Marilyn first picked up a racket at age 11 and has been around the game ever since. She started dreaming big as a top-ranked junior and won numerous Eastern tournaments growing up. Through it all, she enjoyed the unwavering support of her parents.
Marilyn used her early accomplishments in the Eastern section as a springboard for success. She played for Queens College and also broke into the world Top 30 by the end of the ‘60s, playing events both nationally and internationally.
Marilyn considers her first time competing at the Orange Bowl Junior Championships in 1964 a junior career highlight. Eastern supported her trip, which gave her the self-belief to win. “I was so proud that Eastern had the confidence in me to fly me to the Orange Bowl,” she said. She made the most of the experience, finishing as the runner-up in singles for the 16s. Marilyn also finished as a finalist in 1966 and claimed the doubles title in the 18s.
She went on to play eight US Opens, two Wimbledons, and the French Open. Marilyn advanced to a career-best third round at the US Open and traveled to play in France, Italy, Colombia, Venezuela, and other countries around the world. Playing at Wimbledon, however, was one of her proudest moments as an athlete. “The history behind Wimbledon is what makes it extraordinary,” she said.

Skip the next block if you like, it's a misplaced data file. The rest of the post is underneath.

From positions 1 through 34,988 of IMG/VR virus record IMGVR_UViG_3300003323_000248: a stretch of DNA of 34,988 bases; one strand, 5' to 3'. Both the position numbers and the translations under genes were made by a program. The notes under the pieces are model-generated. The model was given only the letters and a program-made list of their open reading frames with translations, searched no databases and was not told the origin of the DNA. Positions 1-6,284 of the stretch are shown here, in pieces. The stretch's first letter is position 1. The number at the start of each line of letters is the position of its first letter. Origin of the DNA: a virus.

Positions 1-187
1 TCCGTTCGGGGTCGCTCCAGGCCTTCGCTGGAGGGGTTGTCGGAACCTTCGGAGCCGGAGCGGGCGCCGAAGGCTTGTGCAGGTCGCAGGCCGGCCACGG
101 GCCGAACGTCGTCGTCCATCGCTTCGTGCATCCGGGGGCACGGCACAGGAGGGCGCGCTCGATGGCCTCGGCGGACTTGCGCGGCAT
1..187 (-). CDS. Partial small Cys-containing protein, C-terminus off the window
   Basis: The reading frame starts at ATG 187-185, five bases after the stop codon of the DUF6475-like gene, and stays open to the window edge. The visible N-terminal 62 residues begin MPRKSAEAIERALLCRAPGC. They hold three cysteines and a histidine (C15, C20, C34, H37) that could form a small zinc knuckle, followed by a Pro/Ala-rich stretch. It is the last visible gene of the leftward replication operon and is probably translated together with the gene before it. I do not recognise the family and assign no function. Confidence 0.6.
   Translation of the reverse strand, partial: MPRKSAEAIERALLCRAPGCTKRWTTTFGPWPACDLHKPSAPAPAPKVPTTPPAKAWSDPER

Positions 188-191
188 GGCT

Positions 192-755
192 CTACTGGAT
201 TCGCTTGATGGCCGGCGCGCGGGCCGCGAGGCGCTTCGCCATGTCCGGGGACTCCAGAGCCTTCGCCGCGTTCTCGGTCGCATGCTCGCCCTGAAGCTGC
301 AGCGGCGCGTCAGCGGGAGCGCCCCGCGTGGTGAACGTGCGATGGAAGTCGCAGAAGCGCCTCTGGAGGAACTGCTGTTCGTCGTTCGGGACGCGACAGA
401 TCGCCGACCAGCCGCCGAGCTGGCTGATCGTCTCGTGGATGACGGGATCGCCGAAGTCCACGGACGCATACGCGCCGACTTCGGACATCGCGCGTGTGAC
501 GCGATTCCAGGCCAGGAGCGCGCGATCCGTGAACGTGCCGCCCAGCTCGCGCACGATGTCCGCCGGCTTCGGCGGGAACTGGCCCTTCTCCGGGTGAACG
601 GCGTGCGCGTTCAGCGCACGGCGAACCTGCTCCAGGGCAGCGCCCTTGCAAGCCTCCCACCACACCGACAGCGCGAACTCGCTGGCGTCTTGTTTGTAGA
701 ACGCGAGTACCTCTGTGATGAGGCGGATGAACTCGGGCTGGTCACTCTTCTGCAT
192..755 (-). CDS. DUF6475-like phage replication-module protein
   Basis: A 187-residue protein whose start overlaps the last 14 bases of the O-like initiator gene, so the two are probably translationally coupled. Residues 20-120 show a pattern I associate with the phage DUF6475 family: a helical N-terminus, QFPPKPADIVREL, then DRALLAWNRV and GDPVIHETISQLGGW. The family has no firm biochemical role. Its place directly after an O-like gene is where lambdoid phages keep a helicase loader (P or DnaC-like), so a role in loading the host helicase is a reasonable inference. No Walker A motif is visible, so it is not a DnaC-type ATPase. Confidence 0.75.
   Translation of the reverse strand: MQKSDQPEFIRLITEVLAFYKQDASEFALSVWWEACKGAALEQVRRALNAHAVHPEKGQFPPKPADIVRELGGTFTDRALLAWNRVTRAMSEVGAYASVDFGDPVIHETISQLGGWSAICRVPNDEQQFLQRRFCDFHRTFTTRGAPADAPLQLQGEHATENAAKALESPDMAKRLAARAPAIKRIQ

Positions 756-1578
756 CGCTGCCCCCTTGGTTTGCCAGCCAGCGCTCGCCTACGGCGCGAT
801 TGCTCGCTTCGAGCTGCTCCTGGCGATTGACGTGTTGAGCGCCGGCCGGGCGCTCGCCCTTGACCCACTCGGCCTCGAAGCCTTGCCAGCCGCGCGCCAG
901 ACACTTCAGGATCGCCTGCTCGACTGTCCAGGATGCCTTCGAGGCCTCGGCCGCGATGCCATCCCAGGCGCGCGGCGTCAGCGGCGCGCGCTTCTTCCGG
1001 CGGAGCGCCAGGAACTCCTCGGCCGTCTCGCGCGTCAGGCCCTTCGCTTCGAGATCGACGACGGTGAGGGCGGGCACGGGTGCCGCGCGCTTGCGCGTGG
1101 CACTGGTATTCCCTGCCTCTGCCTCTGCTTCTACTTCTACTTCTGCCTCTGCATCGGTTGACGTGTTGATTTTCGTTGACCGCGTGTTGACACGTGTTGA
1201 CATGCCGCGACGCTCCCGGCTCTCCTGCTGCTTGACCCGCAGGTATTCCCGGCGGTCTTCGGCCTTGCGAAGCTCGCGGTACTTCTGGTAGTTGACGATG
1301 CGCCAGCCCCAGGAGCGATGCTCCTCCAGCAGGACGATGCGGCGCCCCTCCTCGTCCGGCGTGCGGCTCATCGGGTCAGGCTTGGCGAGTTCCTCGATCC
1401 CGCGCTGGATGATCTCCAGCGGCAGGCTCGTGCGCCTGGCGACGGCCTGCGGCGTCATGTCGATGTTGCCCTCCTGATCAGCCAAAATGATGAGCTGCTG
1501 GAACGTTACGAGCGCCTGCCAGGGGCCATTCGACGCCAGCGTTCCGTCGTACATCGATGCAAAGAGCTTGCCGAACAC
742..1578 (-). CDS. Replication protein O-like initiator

Steve Ross (pictured above with Marilyn), a longtime friend of Marilyn’s and a legendary Eastern player who was inducted into the Eastern Tennis Hall of Fame last year, says Marilyn had the drive to succeed from a young age. “What made Marilyn successful was hard work,” said Steve. “She was a terrific competitor when she played the game.” Together, Marilyn and Steve formed a top mixed doubles team in the Eastern section.
After her playing career ended, Marilyn switched to coaching. She’s worked with some of Eastern’s most celebrated players at the Port Washington Tennis Academy, including John McEnroe, Mary Carillo, and Vitas Gerulaitis. Now, she coaches adults in Florida.
Reflecting on her tennis career and her latest vote of confidence from Eastern by being inducted into the Hall of Fame five decades after her Orange Bowl trip, Marilyn is thrilled. “Again, it just comes full circle,” she said. “It’s amazing.”